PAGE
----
(Photo courtesy of: Prawn Lake Conservation Group)
Travelling to the Kenyan coast for holidays is a very popular activity for both international and domestic tourists. Towns along the Kenyan coast are almost magnetic when it comes to attracting fun-seeking individuals and their families looking for a place with good weather, kind locals and world-class hotels, to spend their hard-earned holidays.
Kenya’s national economic wealth is dependent on its tourism sector and agricultural industry. But both sectors bring to life practices that abuse its natural resources. Recent reports predict that 1 million flora and fauna species are threatened with extinction. Conservation efforts must be acknowledged and encouraged as this is a matter of worldwide concern, an unhealthy ecosystem will directly and significantly impact everyone. Kenya is involved and has set voluntary national and sectoral commitments to help lessen the detrimental impacts of different industries on its biodiversity.
No coastal town embodies the appeal of the Kenyan coast quite like Watamu. Watamu is a small coastal town north of Mombasa. The town is well known for being a top tourist destination. Some of the well-known destinations include the Watamu National Park and Reserve, encompassing Watamu bay, Blue Lagoon Bay and Turtle Bay. Other defining features that make the town what it is include white sandy beaches and coral gardens.
View of the sunset from the Prawn Lake restaurant
A lesser-known defining feature of Watamu is Mida Creek, which is an expansive tidal inlet that attracts a rare breed of seabirds and turtles (both green and hawks bill) because of its sand flats and mangrove forest. When it comes to top travel destinations, Mida Creek is certainly a hidden gem. The Creek is located inland and thus remains hidden to unfamiliar visitors. However, if you like adventure and discovering new things, a visit here might give you a new perspective on vacationing in the Kenyan Coast.
According to the Watamu Marine Association (WMA), Mida Creek’s various habitats are influenced by the tide, the mud and sand flats, open shallow waters and the mangrove forests which are home to many plants and animals with a vast biodiversity.
“Mida Creek is one of the most productive mangrove ecosystems in the world. For good reason, Mida Creek is a recognized International Bird Area, and together with Arabuko-Sokoke Forest, it forms a UNESCO Biosphere Reserve. It is not only a paradise for national waterfowl, but migrating birds from Europe and Eurasia find a place to rest during their journey or they choose to stay at Mida Creek over winter” notes WMA.
Prawn Lake nestled in Mida Creek mangrove forest
Tourism with a Conscience
Mangrove deforestation threatens the whole basis of the creek ecosystem. WMA members are working together to prevent this and frequently organize mangrove replanting events. Other conservative efforts taking place include community driven initiatives. One such effort is being undertaken by Prawn Lake Conservation Group, a community-based organization located in Mida Creek, Dabaso, Kilifi County.
A view of Prawn Lake
“Our main objective is to protect the environment, particularly the mangrove forest and its entire ecosystem. We organized ourselves as a community to discourage the cutting of mangroves together with the government agencies mandated to protect forests” says Baraka Ngome, Group Secretary. After a series of active participation in various environmental protection activities, the group was allowed to put up income generating activities at Prawn Lake, marking it an ecological tourism site.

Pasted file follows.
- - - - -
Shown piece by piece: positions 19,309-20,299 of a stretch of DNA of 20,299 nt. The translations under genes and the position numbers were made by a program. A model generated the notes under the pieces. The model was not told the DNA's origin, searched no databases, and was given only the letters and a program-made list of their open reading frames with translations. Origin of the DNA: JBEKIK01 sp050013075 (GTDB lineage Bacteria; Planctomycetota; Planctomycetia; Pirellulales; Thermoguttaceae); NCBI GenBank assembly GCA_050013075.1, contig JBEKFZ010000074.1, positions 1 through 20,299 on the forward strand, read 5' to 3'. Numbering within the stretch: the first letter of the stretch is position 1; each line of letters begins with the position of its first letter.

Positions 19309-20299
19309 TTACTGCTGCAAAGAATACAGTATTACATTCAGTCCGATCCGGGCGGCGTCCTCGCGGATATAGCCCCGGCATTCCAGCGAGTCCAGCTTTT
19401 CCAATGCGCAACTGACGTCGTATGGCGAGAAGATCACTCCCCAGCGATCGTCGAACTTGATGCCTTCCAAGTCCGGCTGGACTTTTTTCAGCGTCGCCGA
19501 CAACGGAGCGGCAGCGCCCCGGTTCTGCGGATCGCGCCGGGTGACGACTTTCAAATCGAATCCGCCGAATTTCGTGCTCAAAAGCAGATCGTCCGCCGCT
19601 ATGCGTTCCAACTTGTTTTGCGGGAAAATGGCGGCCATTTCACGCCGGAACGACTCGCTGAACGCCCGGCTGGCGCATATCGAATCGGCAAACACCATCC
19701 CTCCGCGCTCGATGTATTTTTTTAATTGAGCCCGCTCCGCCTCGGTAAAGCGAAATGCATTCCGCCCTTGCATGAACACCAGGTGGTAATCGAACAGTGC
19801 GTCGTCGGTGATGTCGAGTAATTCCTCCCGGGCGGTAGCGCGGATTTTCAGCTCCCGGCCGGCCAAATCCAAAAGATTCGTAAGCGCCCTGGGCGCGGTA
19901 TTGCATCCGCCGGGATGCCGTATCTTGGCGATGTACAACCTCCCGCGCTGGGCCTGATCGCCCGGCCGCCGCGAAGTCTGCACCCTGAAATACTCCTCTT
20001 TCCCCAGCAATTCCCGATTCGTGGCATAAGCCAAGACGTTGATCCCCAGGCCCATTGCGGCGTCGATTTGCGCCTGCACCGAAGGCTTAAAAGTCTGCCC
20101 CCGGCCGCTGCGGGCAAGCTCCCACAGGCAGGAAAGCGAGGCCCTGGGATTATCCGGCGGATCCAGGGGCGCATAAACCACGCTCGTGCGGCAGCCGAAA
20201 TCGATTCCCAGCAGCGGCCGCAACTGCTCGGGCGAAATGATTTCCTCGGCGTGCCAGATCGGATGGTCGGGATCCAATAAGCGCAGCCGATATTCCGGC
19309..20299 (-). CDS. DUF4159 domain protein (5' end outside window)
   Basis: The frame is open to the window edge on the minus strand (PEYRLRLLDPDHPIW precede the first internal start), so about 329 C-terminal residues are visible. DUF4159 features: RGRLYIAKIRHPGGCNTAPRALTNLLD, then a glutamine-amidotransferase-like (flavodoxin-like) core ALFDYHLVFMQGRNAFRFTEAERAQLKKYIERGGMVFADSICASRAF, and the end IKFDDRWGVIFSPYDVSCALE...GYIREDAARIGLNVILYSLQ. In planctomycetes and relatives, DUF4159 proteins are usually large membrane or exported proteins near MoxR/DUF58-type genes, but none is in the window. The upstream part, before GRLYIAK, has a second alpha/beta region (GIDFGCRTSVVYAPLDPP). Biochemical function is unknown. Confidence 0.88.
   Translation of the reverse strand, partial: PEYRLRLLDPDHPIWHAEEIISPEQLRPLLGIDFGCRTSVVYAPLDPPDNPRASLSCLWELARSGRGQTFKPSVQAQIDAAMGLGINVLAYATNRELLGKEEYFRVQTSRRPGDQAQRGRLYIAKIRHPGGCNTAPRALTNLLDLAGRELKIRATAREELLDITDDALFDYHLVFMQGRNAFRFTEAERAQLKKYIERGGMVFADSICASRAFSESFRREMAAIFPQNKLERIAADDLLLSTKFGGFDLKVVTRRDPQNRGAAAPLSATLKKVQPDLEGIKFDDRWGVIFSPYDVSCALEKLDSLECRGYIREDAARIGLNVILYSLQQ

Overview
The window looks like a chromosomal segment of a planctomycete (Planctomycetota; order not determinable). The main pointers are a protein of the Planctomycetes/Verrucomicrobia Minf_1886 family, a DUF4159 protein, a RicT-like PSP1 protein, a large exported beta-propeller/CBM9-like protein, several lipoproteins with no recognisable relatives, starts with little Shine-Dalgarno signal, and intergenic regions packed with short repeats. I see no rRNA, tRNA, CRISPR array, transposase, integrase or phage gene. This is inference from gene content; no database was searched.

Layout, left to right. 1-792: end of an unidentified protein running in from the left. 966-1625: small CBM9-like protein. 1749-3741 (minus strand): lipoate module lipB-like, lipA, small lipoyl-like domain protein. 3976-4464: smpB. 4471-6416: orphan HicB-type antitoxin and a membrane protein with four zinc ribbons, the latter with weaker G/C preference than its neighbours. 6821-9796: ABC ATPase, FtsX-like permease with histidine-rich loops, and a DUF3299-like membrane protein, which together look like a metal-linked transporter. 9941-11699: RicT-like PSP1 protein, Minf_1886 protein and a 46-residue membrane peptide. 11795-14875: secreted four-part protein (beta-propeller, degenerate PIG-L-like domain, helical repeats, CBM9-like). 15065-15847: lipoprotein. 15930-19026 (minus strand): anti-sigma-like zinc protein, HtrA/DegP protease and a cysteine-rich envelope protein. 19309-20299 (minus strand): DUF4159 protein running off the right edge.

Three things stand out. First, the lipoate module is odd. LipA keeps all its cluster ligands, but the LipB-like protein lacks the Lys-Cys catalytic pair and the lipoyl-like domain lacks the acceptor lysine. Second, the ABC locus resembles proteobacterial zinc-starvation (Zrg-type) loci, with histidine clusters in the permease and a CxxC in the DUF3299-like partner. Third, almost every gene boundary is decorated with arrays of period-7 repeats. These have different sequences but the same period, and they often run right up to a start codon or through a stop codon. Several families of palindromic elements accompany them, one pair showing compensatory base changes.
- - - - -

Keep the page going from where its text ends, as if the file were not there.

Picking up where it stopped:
A Bite to Eat
The group chose to set up a restaurant which acts as a source of income to its members and the community at large. The restaurant has offered employment to some members of the community over the years. The wood crafted restaurant, located on the water, appears to be floating as the pillars have been installed deep in the lake’s floor in order to have the sturdiness to accommodate large groups of people at a time. The restaurant’s simple design is an ode to coastal life, as it is simply constructed with wood and roofed with “Makuti”- which is dried up palm leaves thatched together.
The open-air design ensures a rejuvenating breeze and an uninhibited view of the beautiful sunset disappearing over the horizon and seemingly sinking into the lake, leaving behind a sun-kissed and blushing sky. It is absolutely breathtaking.
Even though the scenery is what brings you to Prawn Lake, it is the menu that keeps you glued to your seat. The establishment, for all intents and purposes is a seafood restaurant. Before any of the main courses, you first cleanse your palate with an appetizer, the Prawn Samosa, which just so happens to be their signature snack.
The main course dishes include Prawns, calamari, Jumbo Prawns, Oysters and of course octopus, freshly caught and divinely prepared for delectable consumption. For the foodies I suggest the Prawn Lake special, a seafood platter which comes with a rich variety of sea grills accompanied with sides like rice, chips or mixed salad.
Jumbo prawn and rice, a Prawn Lake specialty.
Would it be a proper outing without activities to keep yourselves busy? I doubt it. Prawn Lake offers a variety of activities that can be fun for the whole family and also for the adults in the group. The activities here include: kayaking, swimming, viewing birds and fish and collecting shells which could be a great reminder of your time at Mida Creek.
A good activity at Prawn Lake is Kayaking.
So, the next time you decide to visit the Kenyan coast and you’re feeling a bit adventurous, take a trip down to Prawn Lake and have yourself a Prawn Samosa while paying tribute to nature. Be mindful of your environmental practices, but also don’t forget to let the friendly community know that we sent you.